When U.S. President Joe Biden visits the Middle East next month, his hosts — in particular, Saudi Arabia — will probably try to persuade him to re-engage with the region.

Far from enabling the United States to focus on strengthening its position in the great-power competition with China and Russia, they might argue, strategic disengagement from the Middle East gives China an opening to bolster its own regional influence. But the reality is not that simple.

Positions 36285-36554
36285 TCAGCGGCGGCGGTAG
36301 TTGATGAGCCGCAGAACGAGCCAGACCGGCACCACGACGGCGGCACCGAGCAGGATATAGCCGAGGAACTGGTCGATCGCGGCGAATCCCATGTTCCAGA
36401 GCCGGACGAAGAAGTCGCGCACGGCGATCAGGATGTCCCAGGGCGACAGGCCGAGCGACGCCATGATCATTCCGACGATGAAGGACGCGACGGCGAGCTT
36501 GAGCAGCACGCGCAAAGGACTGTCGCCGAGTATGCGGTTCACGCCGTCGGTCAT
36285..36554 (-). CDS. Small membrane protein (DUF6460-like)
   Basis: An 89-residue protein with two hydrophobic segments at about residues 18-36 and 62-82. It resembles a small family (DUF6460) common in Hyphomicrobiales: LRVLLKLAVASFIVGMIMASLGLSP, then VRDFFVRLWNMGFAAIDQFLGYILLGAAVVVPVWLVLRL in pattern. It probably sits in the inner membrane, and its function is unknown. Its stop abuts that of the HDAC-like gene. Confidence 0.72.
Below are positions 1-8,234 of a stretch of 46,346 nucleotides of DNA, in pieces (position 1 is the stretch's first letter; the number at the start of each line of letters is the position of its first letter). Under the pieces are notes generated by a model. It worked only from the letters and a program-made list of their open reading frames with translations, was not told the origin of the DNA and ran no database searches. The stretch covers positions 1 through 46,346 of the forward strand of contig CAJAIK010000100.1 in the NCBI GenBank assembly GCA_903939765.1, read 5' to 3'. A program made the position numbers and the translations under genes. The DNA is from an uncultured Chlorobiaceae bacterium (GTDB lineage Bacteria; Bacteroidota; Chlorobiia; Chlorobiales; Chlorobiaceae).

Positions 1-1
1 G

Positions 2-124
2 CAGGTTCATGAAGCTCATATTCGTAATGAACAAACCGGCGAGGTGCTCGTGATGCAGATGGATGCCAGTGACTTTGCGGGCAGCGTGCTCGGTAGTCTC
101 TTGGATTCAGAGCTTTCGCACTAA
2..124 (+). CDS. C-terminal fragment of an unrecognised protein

As a major fossil-fuel producer, the Middle East is clearly important to the U.S. In fact, it is sky-high energy prices that have forced Biden to try to patch up his relationship with Saudi Arabia. Until recently, Biden was shunning Crown Prince Mohammed bin Salman, the country’s de facto ruler, over his alleged role in the murder of Saudi journalist Jamal Khashoggi in Turkey in 2018.